Baseball CoachOver the years I have been delighted to find that if the right conditions exist, it is not nearly as hard to recruit leader-teachers as one might expect.  In fact, in many organizations, there are many leaders and talented professionals who are willing to teach, coach and mentor. Too often, we simply do not know how to find them or do not create the environment in our work organizations for these individuals to self-identify and volunteer. I have heard many stories from leaders who said something like the following. “I enjoy teaching and guiding the development of others, but there just are not opportunities at work so I find other places in my life to do it”. For example, many leaders coach sports teams in the community, teach at a church, synagogue or mosque. Others serve as big brothers or sisters or mentor youth or adults.

I was recently reminded of the untapped leader-teacher resources in so many of our organizations.  These are lost opportunities to contribute to building learning and teaching organizations. When the right conditions are present, it is not that hard to enable leaders to share their experience and knowledge with others.

I was in the waiting area of an Amtrak train station on the way to Washington to work with senior executives in one of the federal agencies. The train was delayed and I could not help but hear the discussion of the two business people sitting next to me. In the U.S. it is currently spring sports season for many young people and their families. One of business persons was excitedly describing the joy and satisfaction he was experiencing by coaching his daughter’s ten year-old softball and his son’s little league baseball teams. The second business person said, “As busy as you are, how do you do it?”  The response was short and very telling…”I love it so I find the time!” The conversation continued for several minutes and from what I could determine, the father-coach was likely a natural leader-teacher, albeit at work, a frustrated one. Several times he expressed his disappointment of not having an outlet in his work life to regularly teach and coach even though he has expressed his interest in doing so.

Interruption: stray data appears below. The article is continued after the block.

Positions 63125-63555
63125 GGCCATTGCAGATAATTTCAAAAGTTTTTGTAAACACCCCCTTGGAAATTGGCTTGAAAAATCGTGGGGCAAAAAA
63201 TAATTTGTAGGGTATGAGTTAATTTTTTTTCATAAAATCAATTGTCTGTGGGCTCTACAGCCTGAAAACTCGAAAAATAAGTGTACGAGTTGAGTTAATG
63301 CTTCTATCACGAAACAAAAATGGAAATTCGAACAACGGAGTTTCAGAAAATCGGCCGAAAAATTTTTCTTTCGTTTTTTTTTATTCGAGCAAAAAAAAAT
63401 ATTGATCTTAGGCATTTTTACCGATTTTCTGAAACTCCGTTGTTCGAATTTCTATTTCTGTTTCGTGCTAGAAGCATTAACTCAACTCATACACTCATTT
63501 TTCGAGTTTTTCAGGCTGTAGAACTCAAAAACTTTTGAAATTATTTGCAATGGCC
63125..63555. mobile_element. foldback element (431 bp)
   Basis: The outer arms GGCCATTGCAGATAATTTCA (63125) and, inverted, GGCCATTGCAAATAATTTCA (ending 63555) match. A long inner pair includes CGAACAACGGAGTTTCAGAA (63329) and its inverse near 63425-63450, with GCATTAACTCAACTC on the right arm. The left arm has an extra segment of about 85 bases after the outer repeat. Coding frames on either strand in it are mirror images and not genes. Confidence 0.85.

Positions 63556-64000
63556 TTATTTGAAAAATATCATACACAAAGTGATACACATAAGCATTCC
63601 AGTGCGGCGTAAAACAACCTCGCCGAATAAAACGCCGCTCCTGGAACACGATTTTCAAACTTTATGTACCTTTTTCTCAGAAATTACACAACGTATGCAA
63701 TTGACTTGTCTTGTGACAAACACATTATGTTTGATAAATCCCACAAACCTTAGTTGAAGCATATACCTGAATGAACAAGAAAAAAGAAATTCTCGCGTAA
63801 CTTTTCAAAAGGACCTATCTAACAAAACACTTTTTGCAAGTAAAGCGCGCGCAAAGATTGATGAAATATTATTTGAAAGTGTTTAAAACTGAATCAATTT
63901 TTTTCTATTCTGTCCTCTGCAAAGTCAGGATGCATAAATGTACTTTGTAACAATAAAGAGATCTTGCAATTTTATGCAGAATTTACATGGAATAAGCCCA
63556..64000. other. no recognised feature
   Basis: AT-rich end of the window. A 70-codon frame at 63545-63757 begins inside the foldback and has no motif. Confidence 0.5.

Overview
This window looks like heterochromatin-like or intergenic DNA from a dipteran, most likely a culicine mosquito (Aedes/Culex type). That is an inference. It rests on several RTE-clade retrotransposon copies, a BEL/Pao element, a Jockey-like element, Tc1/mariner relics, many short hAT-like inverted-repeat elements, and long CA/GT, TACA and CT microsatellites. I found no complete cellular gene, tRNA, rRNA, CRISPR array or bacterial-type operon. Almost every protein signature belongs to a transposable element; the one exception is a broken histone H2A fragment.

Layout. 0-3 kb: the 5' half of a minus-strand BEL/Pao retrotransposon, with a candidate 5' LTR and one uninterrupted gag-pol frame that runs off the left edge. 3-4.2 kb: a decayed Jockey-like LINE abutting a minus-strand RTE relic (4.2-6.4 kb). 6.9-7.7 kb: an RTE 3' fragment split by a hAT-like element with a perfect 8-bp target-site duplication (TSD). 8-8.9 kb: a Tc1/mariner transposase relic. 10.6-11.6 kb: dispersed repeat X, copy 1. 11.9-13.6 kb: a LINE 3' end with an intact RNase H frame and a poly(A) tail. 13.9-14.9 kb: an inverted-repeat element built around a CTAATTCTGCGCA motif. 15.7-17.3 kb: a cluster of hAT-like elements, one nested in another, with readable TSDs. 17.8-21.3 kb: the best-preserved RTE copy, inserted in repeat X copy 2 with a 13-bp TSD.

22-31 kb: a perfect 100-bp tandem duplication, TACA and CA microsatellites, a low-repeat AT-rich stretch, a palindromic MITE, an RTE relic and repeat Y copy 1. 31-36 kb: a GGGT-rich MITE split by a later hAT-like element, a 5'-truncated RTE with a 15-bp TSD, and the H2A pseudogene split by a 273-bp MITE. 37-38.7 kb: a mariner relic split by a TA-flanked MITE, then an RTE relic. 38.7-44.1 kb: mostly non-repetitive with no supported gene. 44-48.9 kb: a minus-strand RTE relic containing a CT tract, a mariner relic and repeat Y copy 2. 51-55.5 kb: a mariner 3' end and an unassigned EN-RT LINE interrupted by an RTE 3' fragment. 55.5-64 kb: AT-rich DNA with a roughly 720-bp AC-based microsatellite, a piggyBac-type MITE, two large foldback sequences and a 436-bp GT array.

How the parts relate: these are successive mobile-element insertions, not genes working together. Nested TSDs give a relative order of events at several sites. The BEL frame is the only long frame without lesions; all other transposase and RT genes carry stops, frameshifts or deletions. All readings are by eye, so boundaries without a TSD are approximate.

What I took away from my wait for a late train in April was another example of the many leaders who, given the opportunity, would gladly teach and further contribute to the development of others if their organizations would create the conditions to do so.

Here are a few tips for you to check if the conditions exist for leaders to volunteer to teach in your organization. Are your leaders:

  • Encouraged and recognized to teach by the organization’s culture?
  • Able to share what they know including their key leadership perspectives?
  • Add business value and contribute to building individual and organizational capability?
  • Supported by learning and development professionals in the preparation period in advance of actually teaching?
  • Confident they will be successful when they teach?
  • Able to enjoy themselves and take pride in their contribution, in part, because their teaching assignments will be matched with their interests, backgrounds, experience, and capabilities?
  • Control their busy calendars and are comfortable with the total amount of time necessary to prepare and to teach
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